‘Live From Mount Olympus’ Review: Oh My Godsss, Who Am I?

Puberty, curfews, fights with parents: Adolescence is hard enough without having to face down a Gorgon. Perseus has his work cut out for him.

In the delightful new six-part audio series “Live From Mount Olympus,” a classic Greek myth is translated into a story for teens — and for adults who fancy a lively reimagining of the tales they learned in English class.

Bulfinch? Hamilton? Eat your heart out.

Presented by the Onassis Foundation and PRX’s TRAX podcast network, and produced with the Brooklyn theater ensemble TEAM, “Live From Mount Olympus” tells the tale of Perseus, the demigod hero who killed Medusa, the Gorgon with deadly peepers and a reptilian hairdo.

This Perseus, though, isn’t the macho beefcake hero often portrayed in artworks and other adaptations of the story; here, he is an eager and naïve young man just figuring out his destiny. When he can focus enough to do so, that is. Divine Garland plays the excitable demigod with boyish charm and touches of the same brand of arrogance the Greeks loved to grant their mighty male protagonists.

Perseus must travel to the far reaches of the human world to battle Medusa; good thing he’s got gods on his side. Libby King’s Athena, goddess of war and wisdom, comes off as an exasperated older sister — well, half sister, as she pointedly reminds Perseus, who is also a child of Zeus. “Let’s not get carried away, mortal,” she says, clearly irked by their kinship.

The series’ biggest treat is a crossover from another work of mythic translation: André De Shields, who was the fleet-footed Hermes in “Hadestown,” appears as the messenger god again, and also serves as the suave narrator of the tale.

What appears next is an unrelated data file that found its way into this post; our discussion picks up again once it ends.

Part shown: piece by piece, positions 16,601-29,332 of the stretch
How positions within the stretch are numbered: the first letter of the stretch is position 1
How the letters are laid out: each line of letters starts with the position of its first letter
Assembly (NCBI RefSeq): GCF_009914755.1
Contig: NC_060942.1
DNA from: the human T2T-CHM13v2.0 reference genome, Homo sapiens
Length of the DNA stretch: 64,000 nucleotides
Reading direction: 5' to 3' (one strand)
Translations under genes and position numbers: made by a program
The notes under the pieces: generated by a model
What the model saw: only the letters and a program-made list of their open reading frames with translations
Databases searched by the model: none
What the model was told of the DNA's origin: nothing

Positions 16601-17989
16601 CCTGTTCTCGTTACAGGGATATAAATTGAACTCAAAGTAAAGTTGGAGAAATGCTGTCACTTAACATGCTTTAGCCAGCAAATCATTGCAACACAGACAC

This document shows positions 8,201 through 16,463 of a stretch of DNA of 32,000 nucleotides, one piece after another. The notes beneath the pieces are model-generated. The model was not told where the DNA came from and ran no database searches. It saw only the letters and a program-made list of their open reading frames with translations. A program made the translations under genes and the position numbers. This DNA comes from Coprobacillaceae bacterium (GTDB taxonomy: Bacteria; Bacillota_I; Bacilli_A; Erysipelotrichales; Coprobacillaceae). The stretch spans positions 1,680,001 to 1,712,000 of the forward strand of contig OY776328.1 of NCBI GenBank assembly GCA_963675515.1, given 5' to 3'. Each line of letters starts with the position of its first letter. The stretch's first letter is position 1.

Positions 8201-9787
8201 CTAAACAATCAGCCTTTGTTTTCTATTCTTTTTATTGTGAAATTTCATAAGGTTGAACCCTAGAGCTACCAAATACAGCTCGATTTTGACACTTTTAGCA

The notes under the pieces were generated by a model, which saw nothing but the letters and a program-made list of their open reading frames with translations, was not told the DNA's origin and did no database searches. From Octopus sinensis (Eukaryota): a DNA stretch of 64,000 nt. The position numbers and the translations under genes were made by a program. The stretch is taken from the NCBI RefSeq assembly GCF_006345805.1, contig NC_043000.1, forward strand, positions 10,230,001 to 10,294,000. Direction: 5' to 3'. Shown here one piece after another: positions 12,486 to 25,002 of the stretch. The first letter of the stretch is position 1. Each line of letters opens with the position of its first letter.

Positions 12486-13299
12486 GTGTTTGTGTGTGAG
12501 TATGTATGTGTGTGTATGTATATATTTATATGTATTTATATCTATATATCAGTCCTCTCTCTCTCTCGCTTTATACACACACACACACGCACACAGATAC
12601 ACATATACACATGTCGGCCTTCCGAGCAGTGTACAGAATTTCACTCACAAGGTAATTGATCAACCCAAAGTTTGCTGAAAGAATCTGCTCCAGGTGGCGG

Directed by Rachel Chavkin (“Hadestown”) and Zhailon Levingston (“Tina: The Tina Turner Musical”), “Mount Olympus” is an accessible entryway into mythology. Running just about 15 to 20 minutes each, the episodes (written by Alexie Basil and Nathan Yungerberg) are snappy yet satisfying; the dialogue is set at a contemporary clip, with modern-day language. “Oh my godsss,” Perseus exclaims repeatedly, like a teen running into his crush at the mall.

The grittier bits of the stories (violence, assault) are softened and maneuvered around gracefully without losing a sense of the problematic relationships and themes at work, especially when it comes to gender.

David Schulman’s appropriately cartoonish sound design rises to the pep of the action and gameness of the dialogue, like the shuffle and flutter of Hermes making a hasty exit (he has to check on his “godcast” subscribers; popularity comes with a cost). And speaking of cartoons, this may be an audio production, but Jason Adam Katzenstein — whose often punny, sometimes droll and always comic illustrations make regular appearances in The New Yorker — provides eye-catching art for each episode.

Perseus isn’t the only classic hero who’s gotten a teen makeover; theater makers have already been using Greek myths to appeal to this demographic. “The Lightning Thief,” based on Rick Riordan’s popular YA “Percy Jackson” series, targeted younger audiences on Broadway when it opened in September 2019. That same month, Public Works premiered “Hercules,” based on the 1997 Disney animated movie.

Between the rivalries and the affairs, it’s everything tweens catch between the morning bell and sixth period, with the added bonus of fantastical landscapes and magical happenings. But there is also heft to these stories, which represent a belief system and vision of the world that no longer exists as a reality for a community of people, but nevertheless survives.

So why not try on a pair of winged sandals and venture to a “cavern of serpent doom” as this young hero does? Grab your phone, too, in case you want to drop a quick TikTok with some nymphs on the way. Just be back by 10 p.m.: When in the heavenly realm of Mount Olympus, the worst thing you can do is get grounded.

Live From Mount Olympus
New episodes through March 23; onassis.org.

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